It isn’t surprising that, usually, they don’t last that long. Pakistani jails are full of Indian spies.
And what happens when these Indian recruits of RAW, who at least notionally are working for the country in a hostile land, are caught? Does the Indian government make any attempt to recover them? Does – like the Cold War CIA and KGB – RAW arrange prisoner swaps for Pakistanis held in Indian jails, of whom there are a not inconsiderable number?
Of course not.
Let me quote what a RAW official said about them –
“As soon as he is caught, he ceases to exist for us. They go into this dirty business with their eyes open and generally an undertaking is taken from them that if they are caught, they are on their own.” 
Not only does that happen. If, by some chance, any of these spies are released by Pakistan and deported back to India, they aren’t welcomed with open arms. Instead, false cases are immediately registered against them in order to intimidate them into silence. As long as they keep their heads down, the cases stay dormant. If they become uppity and demand some compensation for their sufferings, the cases are revived and their lives put on hold.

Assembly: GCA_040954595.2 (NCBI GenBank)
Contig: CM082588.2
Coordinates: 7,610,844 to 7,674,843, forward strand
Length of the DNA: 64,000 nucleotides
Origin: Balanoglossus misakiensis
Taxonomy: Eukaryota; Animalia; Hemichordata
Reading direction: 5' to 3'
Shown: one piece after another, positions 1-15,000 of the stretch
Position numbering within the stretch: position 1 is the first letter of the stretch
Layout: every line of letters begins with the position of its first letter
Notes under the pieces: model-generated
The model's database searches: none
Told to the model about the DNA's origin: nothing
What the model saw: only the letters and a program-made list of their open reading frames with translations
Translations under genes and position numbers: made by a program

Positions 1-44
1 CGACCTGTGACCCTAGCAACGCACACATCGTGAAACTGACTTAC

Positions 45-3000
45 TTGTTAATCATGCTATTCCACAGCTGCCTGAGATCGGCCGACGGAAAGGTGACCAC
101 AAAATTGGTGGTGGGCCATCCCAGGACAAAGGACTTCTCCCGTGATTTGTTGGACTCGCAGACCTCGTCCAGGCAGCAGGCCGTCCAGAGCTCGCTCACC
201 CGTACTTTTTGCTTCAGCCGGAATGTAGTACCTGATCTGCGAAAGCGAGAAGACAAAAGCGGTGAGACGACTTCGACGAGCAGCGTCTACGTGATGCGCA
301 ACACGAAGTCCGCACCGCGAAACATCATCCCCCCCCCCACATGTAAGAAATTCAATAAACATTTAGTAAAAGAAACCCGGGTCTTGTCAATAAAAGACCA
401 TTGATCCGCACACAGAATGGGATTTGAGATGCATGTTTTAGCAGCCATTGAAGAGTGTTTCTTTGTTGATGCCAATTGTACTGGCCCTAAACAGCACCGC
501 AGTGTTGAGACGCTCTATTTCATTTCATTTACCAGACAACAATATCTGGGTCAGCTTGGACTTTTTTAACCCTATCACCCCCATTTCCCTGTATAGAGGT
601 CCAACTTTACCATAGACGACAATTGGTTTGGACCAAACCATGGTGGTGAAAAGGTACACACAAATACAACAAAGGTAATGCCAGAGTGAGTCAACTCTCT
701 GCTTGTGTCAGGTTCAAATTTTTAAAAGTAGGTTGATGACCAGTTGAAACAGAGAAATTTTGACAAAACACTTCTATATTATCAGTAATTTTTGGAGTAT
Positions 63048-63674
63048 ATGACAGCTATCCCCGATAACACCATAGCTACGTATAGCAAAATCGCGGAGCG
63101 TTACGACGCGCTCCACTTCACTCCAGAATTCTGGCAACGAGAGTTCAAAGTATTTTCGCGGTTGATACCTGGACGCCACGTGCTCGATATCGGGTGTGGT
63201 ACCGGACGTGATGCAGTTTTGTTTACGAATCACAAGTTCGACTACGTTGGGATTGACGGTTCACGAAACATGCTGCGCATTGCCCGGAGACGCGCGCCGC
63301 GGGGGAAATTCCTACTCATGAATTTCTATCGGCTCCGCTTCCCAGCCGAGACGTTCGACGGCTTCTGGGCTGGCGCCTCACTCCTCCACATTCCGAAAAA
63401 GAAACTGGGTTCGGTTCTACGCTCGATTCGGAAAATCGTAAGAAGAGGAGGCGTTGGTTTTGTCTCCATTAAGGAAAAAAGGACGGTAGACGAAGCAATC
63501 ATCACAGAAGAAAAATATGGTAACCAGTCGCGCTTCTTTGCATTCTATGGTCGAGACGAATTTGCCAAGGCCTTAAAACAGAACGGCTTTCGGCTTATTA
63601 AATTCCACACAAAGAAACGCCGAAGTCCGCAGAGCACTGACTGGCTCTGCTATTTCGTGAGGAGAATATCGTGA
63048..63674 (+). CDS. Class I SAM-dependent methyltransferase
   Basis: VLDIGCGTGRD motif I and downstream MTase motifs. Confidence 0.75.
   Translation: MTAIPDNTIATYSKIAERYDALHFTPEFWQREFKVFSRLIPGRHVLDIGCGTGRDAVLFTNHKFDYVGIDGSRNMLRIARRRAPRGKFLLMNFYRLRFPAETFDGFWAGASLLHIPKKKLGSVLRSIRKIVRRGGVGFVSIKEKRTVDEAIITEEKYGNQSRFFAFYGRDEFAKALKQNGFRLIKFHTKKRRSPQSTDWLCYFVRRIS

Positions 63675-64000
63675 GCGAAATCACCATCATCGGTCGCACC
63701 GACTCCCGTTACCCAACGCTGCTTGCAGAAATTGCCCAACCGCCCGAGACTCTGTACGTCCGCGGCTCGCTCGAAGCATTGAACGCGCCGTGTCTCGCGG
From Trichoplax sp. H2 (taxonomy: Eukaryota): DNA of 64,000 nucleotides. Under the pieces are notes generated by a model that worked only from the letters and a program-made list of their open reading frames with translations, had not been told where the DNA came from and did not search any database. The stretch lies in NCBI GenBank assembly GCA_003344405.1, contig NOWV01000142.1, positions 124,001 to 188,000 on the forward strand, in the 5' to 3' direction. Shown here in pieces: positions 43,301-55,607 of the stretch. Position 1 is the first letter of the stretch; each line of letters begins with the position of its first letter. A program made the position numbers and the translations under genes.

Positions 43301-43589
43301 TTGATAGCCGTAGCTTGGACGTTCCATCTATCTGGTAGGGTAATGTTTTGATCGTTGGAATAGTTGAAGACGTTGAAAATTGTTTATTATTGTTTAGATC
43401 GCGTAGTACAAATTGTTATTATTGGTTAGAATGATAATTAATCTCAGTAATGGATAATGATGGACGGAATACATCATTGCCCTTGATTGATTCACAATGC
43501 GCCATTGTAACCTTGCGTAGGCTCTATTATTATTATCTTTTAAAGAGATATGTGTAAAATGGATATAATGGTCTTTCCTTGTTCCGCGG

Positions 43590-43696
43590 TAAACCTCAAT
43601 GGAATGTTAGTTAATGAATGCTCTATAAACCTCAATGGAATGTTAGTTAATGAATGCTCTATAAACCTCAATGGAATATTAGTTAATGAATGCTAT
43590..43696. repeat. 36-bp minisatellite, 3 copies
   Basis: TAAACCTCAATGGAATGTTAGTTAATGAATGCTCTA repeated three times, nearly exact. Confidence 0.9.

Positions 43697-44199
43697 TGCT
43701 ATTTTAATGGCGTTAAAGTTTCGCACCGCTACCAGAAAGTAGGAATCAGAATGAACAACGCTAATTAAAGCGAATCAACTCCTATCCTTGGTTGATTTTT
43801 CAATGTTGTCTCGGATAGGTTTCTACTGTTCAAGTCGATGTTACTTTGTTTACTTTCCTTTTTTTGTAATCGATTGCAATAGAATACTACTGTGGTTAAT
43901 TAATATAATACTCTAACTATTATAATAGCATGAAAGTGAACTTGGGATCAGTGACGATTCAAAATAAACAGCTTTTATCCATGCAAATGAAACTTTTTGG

“Dirty business” doesn’t even begin to cover it.
A couple of years ago there was a case of an Indian prisoner released from Pakistani imprisonment after over thirty years, one Surjeet Singh . All these years the Pakistanis claimed he was a spy, and he steadfastly denied it. After he was sent across the border crossing at Wagah in a blaze of publicity, he crowed to the cameras that he had been a spy after all, RAW whisked him away immediately after that and he must have been made to regret the day he was freed. Certainly, his fellow spies in Pakistani jails would have been happy to see him suffer.